Meetings, guidance and webinars on Brexit

For the UK chemical industry 15th October 2019

This image (c) Osprey Approach

With all the drama around Brexit and whether it is going to happen on the 31st October 2019, and if so what form it will take, I thought the best thing to do is to summarise the information and guidance which affects chemicals regulations for you, as things stand at the moment. (Apologies to our non-UK readers).

The HSE are running two meetings on chemical regulations:

REACH (Registration, Evaluation, Authorisations and Restriction of Chemicals), CLP (Classification, Labelling and Packaging) and PIC (Prior Informed Consent). Wednesday 23rd October – Aintree Race Course – Liverpool, book here.

BPR (Biocidal Products Regulation) and PPPs (Plant Protection Products). Tuesday 29th October – Principal Hotel – York book here.

The HSE also have a series of useful links on their website at and and and .

The Department of International Trade are running a half-day Webinar tomorrow, Wednesday 16th October, which can be viewed live or later on, as long as you book, which you can do here: (specifically includes a section on chemicals).

From the trade point of view, 11 new ‘how to prepare for Brexit videos’ have been published via Twitter. The topics they cover are:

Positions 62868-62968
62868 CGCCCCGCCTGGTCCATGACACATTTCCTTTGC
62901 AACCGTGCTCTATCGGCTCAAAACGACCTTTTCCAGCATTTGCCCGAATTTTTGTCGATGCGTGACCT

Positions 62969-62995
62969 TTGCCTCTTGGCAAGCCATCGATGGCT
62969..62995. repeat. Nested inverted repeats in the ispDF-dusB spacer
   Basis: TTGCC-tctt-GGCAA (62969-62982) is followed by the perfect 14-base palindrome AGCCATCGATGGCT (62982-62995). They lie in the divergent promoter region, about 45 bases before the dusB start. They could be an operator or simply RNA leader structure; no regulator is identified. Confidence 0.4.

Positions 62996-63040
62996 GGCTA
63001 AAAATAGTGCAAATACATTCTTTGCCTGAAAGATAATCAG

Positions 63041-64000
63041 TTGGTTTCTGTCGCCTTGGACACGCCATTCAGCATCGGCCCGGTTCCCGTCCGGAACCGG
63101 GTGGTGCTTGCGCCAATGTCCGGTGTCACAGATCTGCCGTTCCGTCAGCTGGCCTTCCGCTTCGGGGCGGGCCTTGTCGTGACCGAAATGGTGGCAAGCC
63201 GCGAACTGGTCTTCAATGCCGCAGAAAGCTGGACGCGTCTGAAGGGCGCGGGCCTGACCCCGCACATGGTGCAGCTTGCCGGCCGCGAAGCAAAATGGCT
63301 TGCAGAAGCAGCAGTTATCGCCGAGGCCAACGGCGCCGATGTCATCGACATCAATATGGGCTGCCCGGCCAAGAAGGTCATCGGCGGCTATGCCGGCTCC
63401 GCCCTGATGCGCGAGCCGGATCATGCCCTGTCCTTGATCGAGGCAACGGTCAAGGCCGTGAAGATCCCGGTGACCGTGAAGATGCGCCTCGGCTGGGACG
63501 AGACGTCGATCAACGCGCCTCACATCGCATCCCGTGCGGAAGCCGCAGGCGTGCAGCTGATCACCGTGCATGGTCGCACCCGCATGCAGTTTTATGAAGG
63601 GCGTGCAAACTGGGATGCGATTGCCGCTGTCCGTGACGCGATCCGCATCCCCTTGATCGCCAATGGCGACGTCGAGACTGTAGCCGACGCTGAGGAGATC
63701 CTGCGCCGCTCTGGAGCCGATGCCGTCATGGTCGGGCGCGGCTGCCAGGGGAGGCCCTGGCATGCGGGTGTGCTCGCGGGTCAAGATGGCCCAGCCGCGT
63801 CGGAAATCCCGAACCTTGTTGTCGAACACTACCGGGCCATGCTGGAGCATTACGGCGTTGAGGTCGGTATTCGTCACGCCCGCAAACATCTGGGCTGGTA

• the UKCA mark
• authorised representatives and importer labelling
• business legal requirements: cross-border mergers and operating in the UK
• business legal requirements: merger review and anti-competitive activity
• use of personal data
• EORI registration
• transitional simplified procedures registration
• using a customs agent
• exporting
• hauliers
• business travel.
There are some links below. The full list of videos can be found by visiting the @beisgovuk Twitter handle

(You don’t need to be on twitter to get hold of these videos).

The UK government have also published a comprehensive No Deal readiness report at, which may contain extra information to help you navigate through the complexities of the situation.

What is important to remember is that most of this guidance is designed to take effect in the event of No Deal.

It is entirely possible that a Deal may be struck this week between the UK and EU, and if this happens, it is also possible that the chemicals industry may be part of that Deal, for example the UK may be able to stay under ECHA’s supervision for an interim period.

If this happens, I will do my best to let you know as soon as possible.

GHS Classification Courses from TT Environmental Ltd

15th October 2019

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